Steve Kimock and Friends will at times bore me, but during this set they really hit the nail on the head, possibly due to the change in lineup. Former KVHW band-mate drummer Alan Hertz joined Kimock on stage after not playing together for five years. Along with keyboardist Eric Levy and bassist Liam Hanrahan, they gave new life to Kimock's catalog and filled it with energy and direction. Michael Franti joined in for "Everything is Everything" and really got the crowd going. Franti seems to be a favorite at Earthdance, so it was no surprise that the crowd went wild when he hit the stage. Many of his loyal fans were probably just arriving as Spearhead was scheduled to take the stage next. Franti's set was good, but it was just as expected with a great deal of politics mixed in with the hippy-hop sound and his trademark "How you feelin'?" to get the crowd amped up. He did reflect on some current events happening domestically - mainly the hurricane tragedy, so it was nice to see him focus on something other than Iraq in his music for a change.
Steve Kimock and Alan Hertz :: Earthdance 2005
After catching a little bit of Franti, I headed over to the Taj Mahal Dome to check out Ganga Giri. Ganga Giri is a live electronica band that came all the way from
Australia to play at Earthdance. For me, this was one of the highlights of the festival, and knowing that it would be a while before I'd get to see them live again, I vowed to check them out the following day at the Diner Divine. Ganga Giri is focused around the didgeridoo, at times incorporating an electronic didg, which has different selectable tones and a sliding mouthpiece that can be used to control pitch and depth. Other parts of the band include a DJ, percussion section, and bass. After such an impressive performance one hopes that Ganga Giri comes to the U.S. for a full tour, or at the very least, comes back again next year for Earthdance 2006. The Taj Mahal dome was packed for their set, and there was even a crowd of people waiting for others to exit in order to take a turn inside. I met a few folks from Australia who had traveled to Earthdance just to see Ganga Giri play, so there must be a good following for them Down Under.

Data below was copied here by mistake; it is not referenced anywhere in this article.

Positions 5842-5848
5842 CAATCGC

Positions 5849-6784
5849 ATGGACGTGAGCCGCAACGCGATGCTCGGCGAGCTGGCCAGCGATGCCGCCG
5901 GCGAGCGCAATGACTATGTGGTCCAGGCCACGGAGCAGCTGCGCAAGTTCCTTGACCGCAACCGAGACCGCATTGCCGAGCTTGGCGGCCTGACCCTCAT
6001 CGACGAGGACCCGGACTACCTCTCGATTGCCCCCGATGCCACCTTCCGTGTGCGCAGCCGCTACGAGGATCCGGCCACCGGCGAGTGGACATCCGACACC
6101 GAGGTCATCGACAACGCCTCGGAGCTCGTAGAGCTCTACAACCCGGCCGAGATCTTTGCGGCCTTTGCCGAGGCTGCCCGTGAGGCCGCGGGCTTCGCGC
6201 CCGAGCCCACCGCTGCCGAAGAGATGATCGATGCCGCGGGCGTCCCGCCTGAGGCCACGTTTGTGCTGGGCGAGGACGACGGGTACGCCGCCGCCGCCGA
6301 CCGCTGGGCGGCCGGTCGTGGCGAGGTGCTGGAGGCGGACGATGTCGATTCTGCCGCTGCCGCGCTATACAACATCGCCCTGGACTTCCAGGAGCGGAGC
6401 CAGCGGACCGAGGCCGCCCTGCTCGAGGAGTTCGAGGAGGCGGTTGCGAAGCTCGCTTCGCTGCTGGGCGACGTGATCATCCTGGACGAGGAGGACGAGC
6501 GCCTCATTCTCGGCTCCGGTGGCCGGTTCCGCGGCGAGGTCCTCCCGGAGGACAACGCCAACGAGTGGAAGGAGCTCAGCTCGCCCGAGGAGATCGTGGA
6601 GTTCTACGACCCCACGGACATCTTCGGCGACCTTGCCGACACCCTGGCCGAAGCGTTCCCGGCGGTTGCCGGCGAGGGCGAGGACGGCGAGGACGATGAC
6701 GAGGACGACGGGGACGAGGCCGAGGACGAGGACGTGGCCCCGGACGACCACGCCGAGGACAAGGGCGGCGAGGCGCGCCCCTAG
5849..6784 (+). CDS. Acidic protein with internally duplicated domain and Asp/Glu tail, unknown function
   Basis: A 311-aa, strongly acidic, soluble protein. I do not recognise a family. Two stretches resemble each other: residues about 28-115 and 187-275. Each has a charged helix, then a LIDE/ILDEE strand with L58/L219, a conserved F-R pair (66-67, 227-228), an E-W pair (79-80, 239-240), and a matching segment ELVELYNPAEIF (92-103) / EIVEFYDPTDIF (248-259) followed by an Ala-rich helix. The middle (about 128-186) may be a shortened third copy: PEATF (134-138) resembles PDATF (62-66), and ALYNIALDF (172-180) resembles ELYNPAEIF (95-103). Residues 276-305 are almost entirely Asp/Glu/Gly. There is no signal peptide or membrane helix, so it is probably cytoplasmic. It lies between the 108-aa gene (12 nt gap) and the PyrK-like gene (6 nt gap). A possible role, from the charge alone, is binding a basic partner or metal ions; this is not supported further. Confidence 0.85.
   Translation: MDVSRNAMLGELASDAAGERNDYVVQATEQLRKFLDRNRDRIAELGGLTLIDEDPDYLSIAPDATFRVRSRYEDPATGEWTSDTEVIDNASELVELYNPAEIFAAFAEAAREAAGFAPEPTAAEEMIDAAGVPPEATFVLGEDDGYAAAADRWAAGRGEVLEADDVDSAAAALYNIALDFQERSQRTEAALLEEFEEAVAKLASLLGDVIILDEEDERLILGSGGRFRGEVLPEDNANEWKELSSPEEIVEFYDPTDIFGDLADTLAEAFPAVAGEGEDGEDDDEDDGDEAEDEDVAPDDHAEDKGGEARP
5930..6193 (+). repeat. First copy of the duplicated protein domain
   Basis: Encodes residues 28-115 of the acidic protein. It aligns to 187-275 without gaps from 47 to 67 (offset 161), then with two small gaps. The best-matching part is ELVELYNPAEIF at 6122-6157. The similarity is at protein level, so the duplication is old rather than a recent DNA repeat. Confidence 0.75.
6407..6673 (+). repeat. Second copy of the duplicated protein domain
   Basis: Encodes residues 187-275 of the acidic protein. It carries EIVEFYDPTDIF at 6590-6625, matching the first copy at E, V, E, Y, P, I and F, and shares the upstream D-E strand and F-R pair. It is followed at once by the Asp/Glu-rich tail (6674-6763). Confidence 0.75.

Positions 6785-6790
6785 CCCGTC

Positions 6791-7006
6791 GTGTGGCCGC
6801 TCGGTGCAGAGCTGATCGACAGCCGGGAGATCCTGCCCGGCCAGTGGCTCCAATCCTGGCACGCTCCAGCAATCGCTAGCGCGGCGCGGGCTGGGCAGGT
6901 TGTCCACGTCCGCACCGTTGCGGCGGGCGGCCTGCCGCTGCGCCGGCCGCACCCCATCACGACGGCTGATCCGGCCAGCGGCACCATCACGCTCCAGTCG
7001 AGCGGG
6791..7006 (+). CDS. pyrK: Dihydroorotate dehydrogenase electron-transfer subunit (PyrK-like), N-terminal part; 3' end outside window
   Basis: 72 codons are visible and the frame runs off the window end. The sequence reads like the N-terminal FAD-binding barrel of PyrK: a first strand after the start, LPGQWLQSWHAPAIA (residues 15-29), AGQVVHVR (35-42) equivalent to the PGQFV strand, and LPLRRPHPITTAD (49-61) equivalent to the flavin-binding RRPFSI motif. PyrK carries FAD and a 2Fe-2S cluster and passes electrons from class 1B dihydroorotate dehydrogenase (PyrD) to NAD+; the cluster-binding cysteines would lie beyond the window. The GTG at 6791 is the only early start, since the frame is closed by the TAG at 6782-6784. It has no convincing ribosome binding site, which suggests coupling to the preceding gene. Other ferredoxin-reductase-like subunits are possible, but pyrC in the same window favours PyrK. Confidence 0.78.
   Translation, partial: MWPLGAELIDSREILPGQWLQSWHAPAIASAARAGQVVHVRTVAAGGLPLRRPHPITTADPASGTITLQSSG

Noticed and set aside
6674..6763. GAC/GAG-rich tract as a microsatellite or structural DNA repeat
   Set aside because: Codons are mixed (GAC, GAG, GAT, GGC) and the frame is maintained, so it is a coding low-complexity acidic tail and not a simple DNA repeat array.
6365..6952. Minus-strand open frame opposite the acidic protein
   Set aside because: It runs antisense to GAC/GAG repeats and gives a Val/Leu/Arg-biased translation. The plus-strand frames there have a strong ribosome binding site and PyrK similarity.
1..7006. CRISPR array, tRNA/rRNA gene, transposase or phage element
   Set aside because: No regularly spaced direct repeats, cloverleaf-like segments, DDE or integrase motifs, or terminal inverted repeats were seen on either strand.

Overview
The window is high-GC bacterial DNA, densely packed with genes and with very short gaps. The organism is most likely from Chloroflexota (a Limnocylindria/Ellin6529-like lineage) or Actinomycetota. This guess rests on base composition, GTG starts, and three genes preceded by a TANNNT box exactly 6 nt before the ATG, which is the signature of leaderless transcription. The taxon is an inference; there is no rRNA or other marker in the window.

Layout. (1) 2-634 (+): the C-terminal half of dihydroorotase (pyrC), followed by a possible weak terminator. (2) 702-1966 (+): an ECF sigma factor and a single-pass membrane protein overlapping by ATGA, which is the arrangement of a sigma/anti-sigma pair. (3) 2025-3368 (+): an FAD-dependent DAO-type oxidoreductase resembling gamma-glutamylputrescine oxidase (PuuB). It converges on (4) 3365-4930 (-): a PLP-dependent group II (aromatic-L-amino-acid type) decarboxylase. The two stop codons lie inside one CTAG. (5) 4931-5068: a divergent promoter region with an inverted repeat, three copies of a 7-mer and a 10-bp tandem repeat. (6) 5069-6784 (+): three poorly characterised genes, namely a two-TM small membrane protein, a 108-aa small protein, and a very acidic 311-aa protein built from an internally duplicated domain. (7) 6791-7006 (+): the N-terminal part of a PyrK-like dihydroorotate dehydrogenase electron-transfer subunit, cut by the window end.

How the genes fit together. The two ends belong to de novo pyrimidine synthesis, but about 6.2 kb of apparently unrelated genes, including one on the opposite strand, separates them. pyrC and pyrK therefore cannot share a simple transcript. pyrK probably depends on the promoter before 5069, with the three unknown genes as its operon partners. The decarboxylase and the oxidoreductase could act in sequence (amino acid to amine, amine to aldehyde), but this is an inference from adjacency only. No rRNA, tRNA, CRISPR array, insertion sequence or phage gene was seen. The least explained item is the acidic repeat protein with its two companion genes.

Steve Kimock and Michael Franti :: Earthdance 2005
The best dance party of the weekend came when Signal Path took the Arlo Forest stage on Sunday evening. Due to heavy dust problems in the Taj Mahal Dome, Signal Path's set was switched over to the Arlo Forest at 6:45 p.m. This was to be Transcendental Hayride's slot, and they were gracious enough to give way to Signal Path, knowing that the band had traveled all the way from Missoula, Montana to be a part of Earthdance. Signal Path was thankful, and even mentioned Transcendental Hayride's kindness during their set. With a surprise guest bass player who was temporary filling in, Signal Path gave it their all and found some new fans along the way. Pumping out a heavy trance-based sound, the two drummers kept the groove going and kept the energy level high all throughout the set. Unlike the trance sounds of Sound Tribe Sector 9, to which Signal Path is often compared, the band seemed to raise the bar by taking the trance style and adding a more upbeat danceable rhythm to it, including other elements like jazz and funk. Not one person in the crowd was sitting down or standing still. Everyone was getting down for the hour-long set that Signal Path delivered. Although it left everyone wanting more and yelling "encore," Signal Path definitely left their mark on Earthdance.
Earthdance attendees were encouraged to bring instruments and drums, which was fully embraced by all, and made for some interesting camp jams and late night drumming sessions. It seemed there was a parade happening everywhere you looked, with people drumming, dancing, and waving flags. It was a non-stop celebration. There were drum sessions in the back of pick-up trucks driving around the campgrounds, banjo-picking sessions under a tree, and best of all - the late, late night drum circle and jam down by the river camp fire. People came to sing, drum, play guitar, and connect with one another on many levels. It was the perfect way to end an amazing festival.
JamBase | Earthdance